3. Working with hotspots

People are generally good visual learners, and observing a meaningful image is always an interesting experience. A nice picture captures the attention of your students, and can stimulate them to engage in interesting conversations with you and fellow students. 

This is one of the reasons why classroom walls are often crammed with posters and visual material, fighting to capture students’ attention and ignite their curiosity. 

 

Give images a twist with LessonUp’s digital teaching platform

LessonUp offers the opportunity to add hotspots to a chosen image. Thanks to these components, your image will offer students detailed information on what it shows.

This component offers you a number of advantages as a teacher. You can add a lot of information to any part/detail of an image, without creating a textual overload.

Moreover, students can study the image and read the information added to the hotspots in their own time, at their own individual pace. This leaves you with ample room for differentiating your learning material based on your students' different paces. By using hotspots, you could load an image with heaps of information. In some cases, it is comparable to reading a booklet. Without being aware of it, students absorb the load.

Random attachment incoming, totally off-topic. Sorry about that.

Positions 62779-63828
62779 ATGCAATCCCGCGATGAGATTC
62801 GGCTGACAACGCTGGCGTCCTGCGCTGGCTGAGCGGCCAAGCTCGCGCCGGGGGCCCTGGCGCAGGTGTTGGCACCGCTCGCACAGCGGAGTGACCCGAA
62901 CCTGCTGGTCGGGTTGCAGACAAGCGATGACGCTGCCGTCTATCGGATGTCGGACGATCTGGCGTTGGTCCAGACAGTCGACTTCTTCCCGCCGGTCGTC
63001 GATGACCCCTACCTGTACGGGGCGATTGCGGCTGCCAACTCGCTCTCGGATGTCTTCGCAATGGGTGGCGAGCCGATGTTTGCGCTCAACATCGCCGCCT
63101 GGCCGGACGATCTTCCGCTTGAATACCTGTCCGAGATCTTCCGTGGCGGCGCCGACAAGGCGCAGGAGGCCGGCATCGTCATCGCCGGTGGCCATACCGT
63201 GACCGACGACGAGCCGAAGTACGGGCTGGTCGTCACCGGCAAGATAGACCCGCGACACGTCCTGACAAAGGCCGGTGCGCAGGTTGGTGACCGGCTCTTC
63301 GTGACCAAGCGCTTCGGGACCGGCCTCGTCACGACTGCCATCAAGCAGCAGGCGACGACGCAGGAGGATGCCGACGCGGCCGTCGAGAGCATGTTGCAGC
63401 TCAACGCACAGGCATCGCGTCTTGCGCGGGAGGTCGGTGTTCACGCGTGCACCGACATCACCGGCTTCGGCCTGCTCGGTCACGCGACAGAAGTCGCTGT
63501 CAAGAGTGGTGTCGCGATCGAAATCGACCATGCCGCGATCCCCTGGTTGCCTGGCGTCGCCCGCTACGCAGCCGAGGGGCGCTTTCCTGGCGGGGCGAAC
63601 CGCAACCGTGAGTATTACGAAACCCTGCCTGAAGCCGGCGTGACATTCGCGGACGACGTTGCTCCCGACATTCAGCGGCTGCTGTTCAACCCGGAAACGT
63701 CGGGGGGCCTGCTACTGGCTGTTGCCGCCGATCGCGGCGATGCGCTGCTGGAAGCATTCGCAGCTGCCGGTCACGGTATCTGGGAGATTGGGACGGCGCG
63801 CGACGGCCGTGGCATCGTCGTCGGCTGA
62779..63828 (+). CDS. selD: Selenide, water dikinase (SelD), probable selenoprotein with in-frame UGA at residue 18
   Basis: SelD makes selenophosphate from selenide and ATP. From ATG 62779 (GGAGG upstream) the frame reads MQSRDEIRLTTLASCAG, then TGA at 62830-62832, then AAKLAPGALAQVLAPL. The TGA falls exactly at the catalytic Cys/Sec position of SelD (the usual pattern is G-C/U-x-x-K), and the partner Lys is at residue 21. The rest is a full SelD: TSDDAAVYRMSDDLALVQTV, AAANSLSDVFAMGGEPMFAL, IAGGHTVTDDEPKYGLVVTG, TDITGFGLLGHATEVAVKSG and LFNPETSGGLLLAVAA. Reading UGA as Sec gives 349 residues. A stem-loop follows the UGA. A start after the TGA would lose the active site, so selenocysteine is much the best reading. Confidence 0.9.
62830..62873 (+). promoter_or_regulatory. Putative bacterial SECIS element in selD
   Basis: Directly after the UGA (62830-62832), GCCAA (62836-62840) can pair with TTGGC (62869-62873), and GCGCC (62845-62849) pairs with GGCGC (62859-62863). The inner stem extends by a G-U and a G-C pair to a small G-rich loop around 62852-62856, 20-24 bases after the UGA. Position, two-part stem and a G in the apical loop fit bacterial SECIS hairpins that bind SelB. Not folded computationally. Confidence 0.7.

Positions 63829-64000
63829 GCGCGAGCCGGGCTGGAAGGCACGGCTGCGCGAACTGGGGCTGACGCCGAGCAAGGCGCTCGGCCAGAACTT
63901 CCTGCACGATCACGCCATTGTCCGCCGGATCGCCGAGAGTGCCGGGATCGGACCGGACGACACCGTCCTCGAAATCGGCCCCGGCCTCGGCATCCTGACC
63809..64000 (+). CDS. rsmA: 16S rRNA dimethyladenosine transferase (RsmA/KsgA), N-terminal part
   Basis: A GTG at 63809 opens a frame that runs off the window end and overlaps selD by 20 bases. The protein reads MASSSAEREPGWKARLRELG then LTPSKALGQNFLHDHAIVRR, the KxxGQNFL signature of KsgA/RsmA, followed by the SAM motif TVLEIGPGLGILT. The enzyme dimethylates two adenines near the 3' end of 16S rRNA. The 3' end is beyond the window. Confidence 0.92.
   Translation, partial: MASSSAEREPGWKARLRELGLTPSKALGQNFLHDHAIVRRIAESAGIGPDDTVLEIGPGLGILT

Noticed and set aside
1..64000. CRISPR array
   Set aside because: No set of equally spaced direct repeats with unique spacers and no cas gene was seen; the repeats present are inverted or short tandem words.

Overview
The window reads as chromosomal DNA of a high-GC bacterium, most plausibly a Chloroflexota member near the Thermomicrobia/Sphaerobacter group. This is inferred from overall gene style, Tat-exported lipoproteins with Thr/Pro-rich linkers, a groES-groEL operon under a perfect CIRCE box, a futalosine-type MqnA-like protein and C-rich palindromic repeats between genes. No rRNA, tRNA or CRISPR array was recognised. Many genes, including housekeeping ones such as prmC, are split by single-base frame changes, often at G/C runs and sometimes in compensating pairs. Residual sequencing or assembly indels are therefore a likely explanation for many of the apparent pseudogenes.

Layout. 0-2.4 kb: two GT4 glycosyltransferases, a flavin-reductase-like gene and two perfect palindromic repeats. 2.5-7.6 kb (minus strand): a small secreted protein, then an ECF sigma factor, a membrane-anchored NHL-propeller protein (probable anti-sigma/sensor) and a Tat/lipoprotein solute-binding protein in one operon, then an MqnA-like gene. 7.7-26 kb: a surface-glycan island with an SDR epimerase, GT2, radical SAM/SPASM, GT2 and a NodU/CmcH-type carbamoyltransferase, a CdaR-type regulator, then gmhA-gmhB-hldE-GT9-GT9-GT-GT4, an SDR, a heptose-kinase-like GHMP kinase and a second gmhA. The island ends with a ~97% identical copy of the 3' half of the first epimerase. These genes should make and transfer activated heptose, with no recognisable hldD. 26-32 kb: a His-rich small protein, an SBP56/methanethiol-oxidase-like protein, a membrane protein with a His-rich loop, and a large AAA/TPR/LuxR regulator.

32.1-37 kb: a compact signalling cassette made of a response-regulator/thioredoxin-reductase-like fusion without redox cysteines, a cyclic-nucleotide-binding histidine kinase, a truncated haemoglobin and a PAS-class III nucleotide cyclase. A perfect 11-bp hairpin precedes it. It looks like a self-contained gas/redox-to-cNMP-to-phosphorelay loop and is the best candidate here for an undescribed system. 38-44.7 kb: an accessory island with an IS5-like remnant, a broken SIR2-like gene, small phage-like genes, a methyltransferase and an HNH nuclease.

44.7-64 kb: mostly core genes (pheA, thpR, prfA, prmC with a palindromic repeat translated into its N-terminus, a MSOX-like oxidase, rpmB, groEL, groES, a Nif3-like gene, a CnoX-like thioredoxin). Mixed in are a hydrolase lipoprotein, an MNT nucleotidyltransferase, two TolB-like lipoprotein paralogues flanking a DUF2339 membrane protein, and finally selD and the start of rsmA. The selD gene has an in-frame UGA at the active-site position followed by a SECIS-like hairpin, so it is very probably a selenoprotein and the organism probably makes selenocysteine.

Interactive images with hotspots are also perfect reference material. For example, you could list the parts of a microscope, or the steps to follow during a lab activity. The combination of visual and verbal information helps strengthen the learning process.

If you want, you can even match the hotspots with explanatory audio material, involving more than one sense. Record or download a targeted audio message to add a general explanation, or clear instructions on what students are expected to accomplish.

 

Discover our other blogs about the Rosenshine's Principles; Effective ways to assess what your students know